Abdominal unicentric Castleman´s disease: a case report
Samir Bradai, Amal Khsiba, Abdelwaheb Nakhli, Moufida Mahmoudi, Asma Ben Mohamed, Abir Chaabane, Emna Chelbi, Medhioub Mona, Lamine Hamzaoui, Mousadek Azouz
Corresponding author: Samir Bradai, Gastroenterology Department, Mohamed Tahar Maamouri Hospital, Nabeul, Tunisia
Received: 13 Mar 2021 - Accepted: 28 Mar 2021 - Published: 08 Apr 2021
Domain: Gastroenterology,General surgery
Keywords: Castleman´s disease, abdominal localization, surgery, case report
©Samir Bradai et al. Pan African Medical Journal (ISSN: 1937-8688). This is an Open Access article distributed under the terms of the Creative Commons Attribution International 4.0 License (https://creativecommons.org/licenses/by/4.0/), which permits unrestricted use, distribution, and reproduction in any medium, provided the original work is properly cited.
Cite this article: Samir Bradai et al. Abdominal unicentric Castleman´s disease: a case report. Pan African Medical Journal. 2021;38:339. [doi: 10.11604/pamj.2021.38.339.28859]
Available online at: https://www.panafrican-med-journal.com/content/article/38/339/full
Abdominal unicentric Castleman's disease: a case report
Samir Bradai1,&, Amal Khsiba1, Abdelwaheb Nakhli1, Moufida Mahmoudi1, Asma Ben Mohamed1, Abir Chaabane2, Emna Chelbi2, Medhioub Mona1, Lamine Hamzaoui1, Mousadek Azouz1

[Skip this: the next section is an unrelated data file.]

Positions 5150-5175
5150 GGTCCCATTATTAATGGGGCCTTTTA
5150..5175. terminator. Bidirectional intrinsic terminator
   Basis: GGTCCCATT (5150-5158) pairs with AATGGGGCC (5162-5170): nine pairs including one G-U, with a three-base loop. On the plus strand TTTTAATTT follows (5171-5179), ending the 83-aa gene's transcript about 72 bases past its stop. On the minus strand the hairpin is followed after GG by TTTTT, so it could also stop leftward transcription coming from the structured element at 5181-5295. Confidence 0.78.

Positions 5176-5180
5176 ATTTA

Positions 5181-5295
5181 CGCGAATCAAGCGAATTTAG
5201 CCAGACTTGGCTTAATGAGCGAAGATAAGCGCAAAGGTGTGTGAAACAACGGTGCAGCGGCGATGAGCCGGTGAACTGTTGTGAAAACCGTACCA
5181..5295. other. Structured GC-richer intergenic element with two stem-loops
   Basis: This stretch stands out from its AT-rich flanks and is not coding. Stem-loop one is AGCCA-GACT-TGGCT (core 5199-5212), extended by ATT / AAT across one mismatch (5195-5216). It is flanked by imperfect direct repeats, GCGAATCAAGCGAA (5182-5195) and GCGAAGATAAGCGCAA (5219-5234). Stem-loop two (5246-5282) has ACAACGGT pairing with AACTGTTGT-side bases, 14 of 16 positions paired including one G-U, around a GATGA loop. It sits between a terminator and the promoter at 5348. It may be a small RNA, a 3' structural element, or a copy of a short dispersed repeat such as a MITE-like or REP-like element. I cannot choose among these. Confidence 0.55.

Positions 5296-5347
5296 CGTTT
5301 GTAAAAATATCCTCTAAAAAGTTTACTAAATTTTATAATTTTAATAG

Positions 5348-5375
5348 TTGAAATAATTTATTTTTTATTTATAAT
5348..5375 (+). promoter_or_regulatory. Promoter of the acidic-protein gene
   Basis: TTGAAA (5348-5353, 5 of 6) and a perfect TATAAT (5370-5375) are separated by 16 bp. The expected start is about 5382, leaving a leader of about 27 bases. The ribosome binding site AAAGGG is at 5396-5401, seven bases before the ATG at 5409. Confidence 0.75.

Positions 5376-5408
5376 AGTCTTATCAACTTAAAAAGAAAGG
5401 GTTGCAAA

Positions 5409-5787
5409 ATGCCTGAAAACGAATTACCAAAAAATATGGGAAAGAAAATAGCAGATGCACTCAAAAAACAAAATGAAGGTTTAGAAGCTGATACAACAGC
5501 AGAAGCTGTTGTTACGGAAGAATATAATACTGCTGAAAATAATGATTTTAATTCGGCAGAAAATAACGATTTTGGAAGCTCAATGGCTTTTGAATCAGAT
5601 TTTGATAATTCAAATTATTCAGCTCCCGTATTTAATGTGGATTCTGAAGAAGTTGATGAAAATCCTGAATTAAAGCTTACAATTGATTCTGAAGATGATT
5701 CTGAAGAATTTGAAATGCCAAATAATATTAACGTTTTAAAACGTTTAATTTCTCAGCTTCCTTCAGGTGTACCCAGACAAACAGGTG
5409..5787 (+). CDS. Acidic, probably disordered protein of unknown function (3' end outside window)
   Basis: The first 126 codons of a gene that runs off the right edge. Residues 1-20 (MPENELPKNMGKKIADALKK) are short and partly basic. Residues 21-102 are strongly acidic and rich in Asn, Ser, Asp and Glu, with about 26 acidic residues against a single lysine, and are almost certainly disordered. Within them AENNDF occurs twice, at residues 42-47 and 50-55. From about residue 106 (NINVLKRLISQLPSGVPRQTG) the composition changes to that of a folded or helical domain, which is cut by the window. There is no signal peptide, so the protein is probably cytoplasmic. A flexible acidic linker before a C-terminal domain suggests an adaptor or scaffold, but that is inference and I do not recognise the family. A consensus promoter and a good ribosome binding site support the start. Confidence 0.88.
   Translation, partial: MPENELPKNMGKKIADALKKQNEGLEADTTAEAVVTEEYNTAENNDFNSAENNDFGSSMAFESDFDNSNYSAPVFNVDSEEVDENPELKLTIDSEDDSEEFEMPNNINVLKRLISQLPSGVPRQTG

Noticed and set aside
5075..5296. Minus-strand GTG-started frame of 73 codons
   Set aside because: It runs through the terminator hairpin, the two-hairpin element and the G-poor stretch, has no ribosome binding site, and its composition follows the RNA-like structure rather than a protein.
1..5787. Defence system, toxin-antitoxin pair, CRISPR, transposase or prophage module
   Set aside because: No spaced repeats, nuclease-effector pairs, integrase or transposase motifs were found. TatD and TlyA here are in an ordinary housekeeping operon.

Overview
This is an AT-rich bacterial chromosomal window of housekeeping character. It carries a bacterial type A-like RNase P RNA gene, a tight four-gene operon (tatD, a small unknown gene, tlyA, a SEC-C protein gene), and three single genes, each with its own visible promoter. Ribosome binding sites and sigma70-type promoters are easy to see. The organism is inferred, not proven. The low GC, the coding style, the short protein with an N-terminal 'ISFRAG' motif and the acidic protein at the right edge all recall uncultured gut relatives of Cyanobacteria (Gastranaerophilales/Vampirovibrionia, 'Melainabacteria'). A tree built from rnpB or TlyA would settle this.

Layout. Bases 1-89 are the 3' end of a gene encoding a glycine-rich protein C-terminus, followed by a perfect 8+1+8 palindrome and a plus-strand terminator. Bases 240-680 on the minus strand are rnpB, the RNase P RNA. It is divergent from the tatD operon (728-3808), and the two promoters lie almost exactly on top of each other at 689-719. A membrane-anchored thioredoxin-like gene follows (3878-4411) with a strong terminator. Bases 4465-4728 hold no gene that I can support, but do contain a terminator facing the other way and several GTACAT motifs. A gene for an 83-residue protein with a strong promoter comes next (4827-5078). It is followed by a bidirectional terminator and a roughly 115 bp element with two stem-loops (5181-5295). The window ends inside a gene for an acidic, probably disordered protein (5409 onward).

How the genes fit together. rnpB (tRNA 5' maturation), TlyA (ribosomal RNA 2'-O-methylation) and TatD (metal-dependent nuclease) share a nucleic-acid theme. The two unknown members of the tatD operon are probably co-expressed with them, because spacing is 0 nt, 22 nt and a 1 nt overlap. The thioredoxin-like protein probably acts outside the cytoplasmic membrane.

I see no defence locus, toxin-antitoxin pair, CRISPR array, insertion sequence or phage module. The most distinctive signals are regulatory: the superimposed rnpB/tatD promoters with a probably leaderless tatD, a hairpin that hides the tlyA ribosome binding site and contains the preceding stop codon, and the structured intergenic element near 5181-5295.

Castleman's disease is a rare disease characterized by benign lymphoepithelial proliferation. There are two forms: unicentric and multicentric Castleman's disease. Mediastinal location is the most frequent. Intra-abdominal Castleman's disease is a rare presentation. We report a case of 65-year-old female who presented with epigastric pain. Investigations revealed a retroperitoneal mass which was surgically resected. Histopathological examination showed hyaline-vascular type Castleman's disease. In conclusion, Castelman´s disease is a diagnostic challenge and it must be included in the differential diagnosis of retroperitoneal tumors.
Castleman's disease (CD) was first described by Benjamin Castelman in 1954 . It is characterized by an angiofollicular lymph node hyperplasia. Two forms are observed: unicentric (UCD) and multicentric (MCD). Unicentric is the most common one (90%) and is generally asymptomatic . Mediastinum is the most common site. The abdomen is rarely affected by this pathology . We present a case of a female patient with an abdominal pseudotumor Castleman's Disease for which she underwent surgery.